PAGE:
by Brenda Titus
As hypnotists, especially those who practice 5-PATH®, our job is to get to the root of the client’s problem, aid them in seeing it through a new perspective, neutralize the misperceptions associated with this root cause, help them give a voice to their anger, and ultimately help them heal through forgiveness work. This is deep transformational work which is extremely personal and is often very spiritual. Because we work with the subconscious mind, we get to the heart of the matter very rapidly, much faster than traditional hypnotic interventions. I have worked with many clients who have told me that I know more about them in a matter of a session or two than their closest friends or even their spouse. In order to effectively accomplish our work with our clients, it is vital that we develop rapport and trust with them very quickly while maintaining healthy, professional boundaries. Developing these boundaries as a business model within your hypnosis practice will aid your client’s success, help your business grow, and will even give you some peace of mind. I bring many of my philosophies about setting firm boundaries with clients from my 15 years of working within a Rape Crisis Center along with experiences that I have had with my clients while working at the Banyan Hypnosis Center over the last year.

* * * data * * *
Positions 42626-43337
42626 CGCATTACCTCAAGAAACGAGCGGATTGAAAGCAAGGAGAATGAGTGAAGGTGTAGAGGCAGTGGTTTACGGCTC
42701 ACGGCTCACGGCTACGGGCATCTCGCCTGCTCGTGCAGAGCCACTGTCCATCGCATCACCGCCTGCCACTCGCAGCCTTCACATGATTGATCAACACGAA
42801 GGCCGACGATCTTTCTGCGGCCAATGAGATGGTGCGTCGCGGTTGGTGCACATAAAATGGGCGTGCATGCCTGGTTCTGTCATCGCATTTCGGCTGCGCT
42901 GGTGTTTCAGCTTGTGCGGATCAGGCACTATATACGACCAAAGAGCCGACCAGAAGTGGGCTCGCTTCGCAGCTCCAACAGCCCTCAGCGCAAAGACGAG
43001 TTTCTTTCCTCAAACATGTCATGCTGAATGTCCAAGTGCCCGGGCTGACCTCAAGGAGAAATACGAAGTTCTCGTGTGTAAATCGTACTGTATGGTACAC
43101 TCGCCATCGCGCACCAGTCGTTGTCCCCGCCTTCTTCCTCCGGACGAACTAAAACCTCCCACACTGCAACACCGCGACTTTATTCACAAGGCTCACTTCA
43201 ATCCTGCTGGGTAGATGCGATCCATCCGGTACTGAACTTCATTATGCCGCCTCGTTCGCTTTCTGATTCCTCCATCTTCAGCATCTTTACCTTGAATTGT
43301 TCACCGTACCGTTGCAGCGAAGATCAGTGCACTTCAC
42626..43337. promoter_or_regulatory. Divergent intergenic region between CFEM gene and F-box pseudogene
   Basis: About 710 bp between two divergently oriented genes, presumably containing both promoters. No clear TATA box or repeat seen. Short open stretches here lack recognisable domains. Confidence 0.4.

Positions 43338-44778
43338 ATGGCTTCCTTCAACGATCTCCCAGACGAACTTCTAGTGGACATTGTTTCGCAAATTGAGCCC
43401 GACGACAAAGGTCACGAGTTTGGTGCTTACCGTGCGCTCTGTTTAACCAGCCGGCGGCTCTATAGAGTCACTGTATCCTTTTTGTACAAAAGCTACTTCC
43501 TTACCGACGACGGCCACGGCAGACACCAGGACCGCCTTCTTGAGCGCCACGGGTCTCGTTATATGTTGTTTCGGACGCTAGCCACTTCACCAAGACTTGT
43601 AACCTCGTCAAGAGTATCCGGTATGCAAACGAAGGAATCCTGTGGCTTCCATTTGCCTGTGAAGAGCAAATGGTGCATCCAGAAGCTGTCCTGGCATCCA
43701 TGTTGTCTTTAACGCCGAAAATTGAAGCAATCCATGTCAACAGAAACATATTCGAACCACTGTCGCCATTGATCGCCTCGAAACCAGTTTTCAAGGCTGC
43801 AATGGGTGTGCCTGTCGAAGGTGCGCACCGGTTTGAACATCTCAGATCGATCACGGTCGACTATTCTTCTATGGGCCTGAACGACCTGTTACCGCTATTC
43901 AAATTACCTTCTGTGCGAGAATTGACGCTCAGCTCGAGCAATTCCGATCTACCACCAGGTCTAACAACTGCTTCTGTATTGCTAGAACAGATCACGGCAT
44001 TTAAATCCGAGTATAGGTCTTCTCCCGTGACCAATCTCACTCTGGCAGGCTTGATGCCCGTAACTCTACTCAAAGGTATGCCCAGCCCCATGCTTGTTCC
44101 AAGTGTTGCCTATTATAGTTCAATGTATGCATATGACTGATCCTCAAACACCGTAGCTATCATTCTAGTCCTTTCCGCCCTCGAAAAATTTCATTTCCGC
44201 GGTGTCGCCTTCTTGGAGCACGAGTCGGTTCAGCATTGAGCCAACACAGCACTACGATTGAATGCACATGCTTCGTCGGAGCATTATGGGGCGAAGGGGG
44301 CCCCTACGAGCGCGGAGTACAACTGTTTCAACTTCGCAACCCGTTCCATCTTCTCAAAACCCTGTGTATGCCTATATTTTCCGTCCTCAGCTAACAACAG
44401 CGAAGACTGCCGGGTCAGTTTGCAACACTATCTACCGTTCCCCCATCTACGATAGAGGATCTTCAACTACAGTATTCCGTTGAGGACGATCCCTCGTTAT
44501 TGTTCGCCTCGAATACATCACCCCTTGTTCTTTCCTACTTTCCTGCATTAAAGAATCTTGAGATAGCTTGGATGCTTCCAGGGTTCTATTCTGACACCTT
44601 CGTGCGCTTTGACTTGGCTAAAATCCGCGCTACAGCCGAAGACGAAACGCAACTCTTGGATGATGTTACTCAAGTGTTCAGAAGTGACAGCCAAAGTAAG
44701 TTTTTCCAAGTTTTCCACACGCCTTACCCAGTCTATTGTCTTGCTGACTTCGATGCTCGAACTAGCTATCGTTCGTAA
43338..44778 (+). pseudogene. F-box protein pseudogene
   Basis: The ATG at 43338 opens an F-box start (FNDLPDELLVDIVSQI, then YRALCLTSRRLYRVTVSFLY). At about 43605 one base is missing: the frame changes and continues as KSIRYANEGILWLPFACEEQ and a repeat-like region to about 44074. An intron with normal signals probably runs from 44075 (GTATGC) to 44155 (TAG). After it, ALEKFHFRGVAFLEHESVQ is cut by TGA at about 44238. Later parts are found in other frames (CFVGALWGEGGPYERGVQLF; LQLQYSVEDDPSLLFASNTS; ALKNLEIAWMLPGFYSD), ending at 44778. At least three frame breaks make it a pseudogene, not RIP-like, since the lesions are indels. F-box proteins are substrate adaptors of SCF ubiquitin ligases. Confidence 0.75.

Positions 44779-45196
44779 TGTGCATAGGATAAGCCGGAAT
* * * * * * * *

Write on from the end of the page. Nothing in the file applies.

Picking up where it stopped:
Whether on the phone or in person, you set the tone for your relationship during your initial interaction with your client. While you want to be friendly, approachable, and available, it is important that you maintain your professionalism by setting clear boundaries and expectations with your clients right from the beginning. This way, they know what to expect when they work with you.
Phone and email communication: It is common practice for hypnotists to run their business phone lines through their cell phones, providing availability 24 hours a day, 7 days a week. While it is important to be available to speak to potential clients on the phone as soon as possible when they call you, it is also important that you set a clear expectation about what is appropriate for your communication with them. As part of your business model, make a decision about accepting calls or responding to emails on the weekend or in the evening. Set healthy limits for yourself, and follow them. Just as important as the time of day, or the day of the week, it is important that you are in a position to speak with potential clients without outside noise or distractions. If you are out grocery shopping or otherwise unavailable to truly speak to the caller in a professional manner, let the call go to voicemail and return the message as soon as you are able to do so. The call is extremely important to the caller- they have made a very important decision to seek help, and they may choose you to assist them. While waiting might impact their decision, speaking to you when you are scattered, the dog is barking in the background, or you are in the middle of the produce section will definitely impact their decision to schedule an appointment with you! By keeping business hours and taking calls only when you are able to do so in a professional manner, you maintain a level of professionalism in your practice which will aid you in your work with your clients, and you also give yourself an important break, a symbolic separation from your “work self” and your “home self.”